• Kurosawa_throne_of_blood_captions_contest_large

    Congratulations to Friday’s winner, Dan! Dan’s caption for this screenshot from Throne of Blood was:

    The Emperor initially resisted the switch from plastic bags to cloth.

    March is Akira Kurosawa month at Criterion. On the twenty-third, the great Japanese filmmaker would have been one hundred years old. For this centennial celebration, we will be posting trivia questions and other contests all month, and giving away a different prize every weekday.

    Today’s prompt:

    What’s your favorite use of music or sound in a Kurosawa film?

    Please respond by commenting below, and we’ll choose our favorite tomorrow. You must leave a valid e-mail address to be eligible for the prize (a Rashomon DVD).

138 comments

  • By Dustin Meadows
    March 09, 2010
    09:39 AM

    The music and sound during the duel in Yojimbo between Sanjuro and Unosuke has always been one of my favorite as it simultaneously displays the Western influence and incorporates that genre into Kurosawa's samurai films as the sword and the gun are pitted against each other. From the sharp music stings to the lonely atmosphere created by the low wind, it is truly one of the most memorable scenes of all Kurosawa's films.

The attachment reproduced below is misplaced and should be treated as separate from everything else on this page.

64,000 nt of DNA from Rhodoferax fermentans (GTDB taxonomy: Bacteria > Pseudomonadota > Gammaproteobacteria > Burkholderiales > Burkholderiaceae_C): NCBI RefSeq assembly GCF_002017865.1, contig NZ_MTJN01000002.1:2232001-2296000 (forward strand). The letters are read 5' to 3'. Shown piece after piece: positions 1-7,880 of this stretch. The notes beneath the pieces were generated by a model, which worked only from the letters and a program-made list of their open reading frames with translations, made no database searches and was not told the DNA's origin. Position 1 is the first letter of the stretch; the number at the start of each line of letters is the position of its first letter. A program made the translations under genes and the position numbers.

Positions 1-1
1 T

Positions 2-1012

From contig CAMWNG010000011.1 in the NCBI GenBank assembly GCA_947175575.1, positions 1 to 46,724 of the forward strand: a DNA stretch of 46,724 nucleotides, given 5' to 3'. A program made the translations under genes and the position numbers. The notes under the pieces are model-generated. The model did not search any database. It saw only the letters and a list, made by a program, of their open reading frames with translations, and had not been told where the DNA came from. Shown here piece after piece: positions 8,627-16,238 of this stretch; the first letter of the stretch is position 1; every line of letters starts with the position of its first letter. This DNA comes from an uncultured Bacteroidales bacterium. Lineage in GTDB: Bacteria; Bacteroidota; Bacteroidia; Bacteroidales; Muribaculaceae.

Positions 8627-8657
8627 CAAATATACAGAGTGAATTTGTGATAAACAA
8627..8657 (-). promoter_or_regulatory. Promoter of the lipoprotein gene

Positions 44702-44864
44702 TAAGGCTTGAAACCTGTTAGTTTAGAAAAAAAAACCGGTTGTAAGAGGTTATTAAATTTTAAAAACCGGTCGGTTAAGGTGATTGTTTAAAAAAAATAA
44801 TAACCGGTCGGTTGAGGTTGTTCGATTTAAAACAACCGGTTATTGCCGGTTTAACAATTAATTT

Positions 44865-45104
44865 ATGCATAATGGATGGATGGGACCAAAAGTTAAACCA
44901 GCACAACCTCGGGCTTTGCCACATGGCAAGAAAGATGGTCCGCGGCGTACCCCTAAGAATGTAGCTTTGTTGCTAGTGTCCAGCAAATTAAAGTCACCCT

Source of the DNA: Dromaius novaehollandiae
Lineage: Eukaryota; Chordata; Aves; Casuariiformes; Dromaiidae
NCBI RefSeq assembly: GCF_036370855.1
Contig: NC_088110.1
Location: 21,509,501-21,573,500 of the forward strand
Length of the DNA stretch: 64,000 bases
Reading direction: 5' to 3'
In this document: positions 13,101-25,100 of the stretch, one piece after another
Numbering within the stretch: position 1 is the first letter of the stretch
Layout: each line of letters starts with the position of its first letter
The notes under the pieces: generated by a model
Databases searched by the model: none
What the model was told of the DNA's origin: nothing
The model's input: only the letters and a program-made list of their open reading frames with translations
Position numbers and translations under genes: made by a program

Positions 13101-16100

Reply
  • By Vander
    March 09, 2010
    09:56 AM

    The opening scene of Yojimbo, fantastic!
    Reply
  • By Alexander Bucsis
    March 09, 2010
    11:15 AM

    The harsh natural symphony during Seven Samurai's climactic final battle. Replacing a traditional score, Kurosawa employs the majestic disarray of the environment to create a soundtrack every bit as grating and violent as the bloody struggle it complements––at once volatile and restrained.
    Reply
  • By Andrew
    March 09, 2010
    11:31 AM

    My favorite use of music in a Kurosawa film is Tsurumaru's flute in Ran. It is so brutally haunting when it begins. It surmises everything that is wrong with Hidetora's world and seals his fate with one final plunge into irreversible madness. It simultaneously represents a lifetime of cruelty and the devastating events of just that day.
    Reply
  • By tenderfoot
    March 09, 2010
    02:00 PM

    Kurosawa’s use of the same song twice in the Hidden Fortress, first as a light hearted celebration at the fire festival, then as a eulogy the princess sings awaiting death; she sings the whole song with not one cut or movement. Using the same song to express a moment of happiness, and one of utter despair, brilliant.
    Reply
  • By Greg Hulett
    March 09, 2010
    02:01 PM

    The intro to Yojimbo as Sanjuro walks into town. The silence in when he arrives in the streets is a great lead up to all of the confrontations that arise from his coming to the town.